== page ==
Breast cancer is the most common malignancy and the second leading cause of cancer deaths among women . Depending on breast cancer subtype , patients are treated with chemotherapy and/or targeted agents; however, intrinsic or acquired resistance is inevitable in almost all cases. As tumor cells develop de novo or acquired drug resistance, residing cancer cells undergo epithelial mesenchymal transition (EMT), evade from primary tumor site and metastasize to distant organs leading to death of the patients . Therefore, it is necessary to identify novel targets which do not only inhibit tumor growth, but also sensitize refractory cells to therapy and prevent metastasis.
MicroRNAs (miRNA) are 20–22 nucleotide small non-coding RNAs which regulate gene expression post-transcriptionally by preferentially binding to the seed-matching sequence in the 3′-UTR of target mRNAs leading to either mRNA destabilization or degradation . miRNAs have been classified as tumor suppressors or oncogenic ones depending on the phenotype they induce, the targets they modulate, and the tissue where they function [5, 6]. In this context, large number of oncogenic and tumor suppressor miRNAs have been shown to be associated with cancer progression, drug resistance or metastasis (reviewed in [7, 8]). However, little is known about miRNAs that can simultaneously regulate tumor proliferation and EMT whereby acting as therapy-sensitizer and metastasis blocker in breast cancer.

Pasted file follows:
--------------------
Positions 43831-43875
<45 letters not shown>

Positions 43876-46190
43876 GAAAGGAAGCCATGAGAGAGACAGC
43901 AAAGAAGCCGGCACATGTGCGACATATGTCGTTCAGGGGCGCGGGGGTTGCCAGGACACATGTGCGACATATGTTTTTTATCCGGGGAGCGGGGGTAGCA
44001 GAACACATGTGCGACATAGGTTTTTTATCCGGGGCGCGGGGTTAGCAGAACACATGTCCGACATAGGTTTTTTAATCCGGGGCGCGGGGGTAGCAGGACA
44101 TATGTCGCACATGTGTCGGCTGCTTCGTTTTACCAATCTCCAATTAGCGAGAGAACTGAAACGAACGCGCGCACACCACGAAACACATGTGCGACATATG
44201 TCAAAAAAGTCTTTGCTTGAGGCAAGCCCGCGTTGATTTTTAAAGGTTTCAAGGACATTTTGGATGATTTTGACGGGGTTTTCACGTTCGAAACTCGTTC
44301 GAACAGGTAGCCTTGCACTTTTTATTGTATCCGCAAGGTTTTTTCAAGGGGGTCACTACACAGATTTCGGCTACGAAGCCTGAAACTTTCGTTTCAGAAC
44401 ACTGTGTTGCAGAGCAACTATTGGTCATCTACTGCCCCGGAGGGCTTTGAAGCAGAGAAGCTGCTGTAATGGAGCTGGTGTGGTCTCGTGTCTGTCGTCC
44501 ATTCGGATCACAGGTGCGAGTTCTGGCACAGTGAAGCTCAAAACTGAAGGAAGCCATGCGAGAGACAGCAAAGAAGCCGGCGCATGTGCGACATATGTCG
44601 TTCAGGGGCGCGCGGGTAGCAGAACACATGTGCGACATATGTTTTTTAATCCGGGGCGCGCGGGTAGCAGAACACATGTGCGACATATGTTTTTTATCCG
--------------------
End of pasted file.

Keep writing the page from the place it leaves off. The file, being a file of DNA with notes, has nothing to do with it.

In this study, we identify miR-644a as a novel inhibitor of tumor cell proliferation and metastatic potential which acts as a pleotropic therapy sensitizer in breast cancer both in vitro and in vivo. These findings are further supported by the analysis of several breast cancer datasets. Mechanistically, we show that miR-644a directly targets transcriptional co-repressor CTBP1 and thereby upregulates p53 levels. We then show that this increased wild type or mutant p53 acts as a switch deciding on G1-arrest or apoptosis by inducing p21 or Noxa, respectively. Our in silico analyses propose CTBP1 as an important predictor for survival of breast cancer patients with p53 mutation. These results suggest that the re-activation of miR-644a/CTBP1/p53 axis may represent a new target to overcome breast cancer progression, therapy resistance, and metastasis.
miR-644a inhibits proliferation, promotes apoptosis, and its expression or gene signature correlates with tumor progression in breast cancer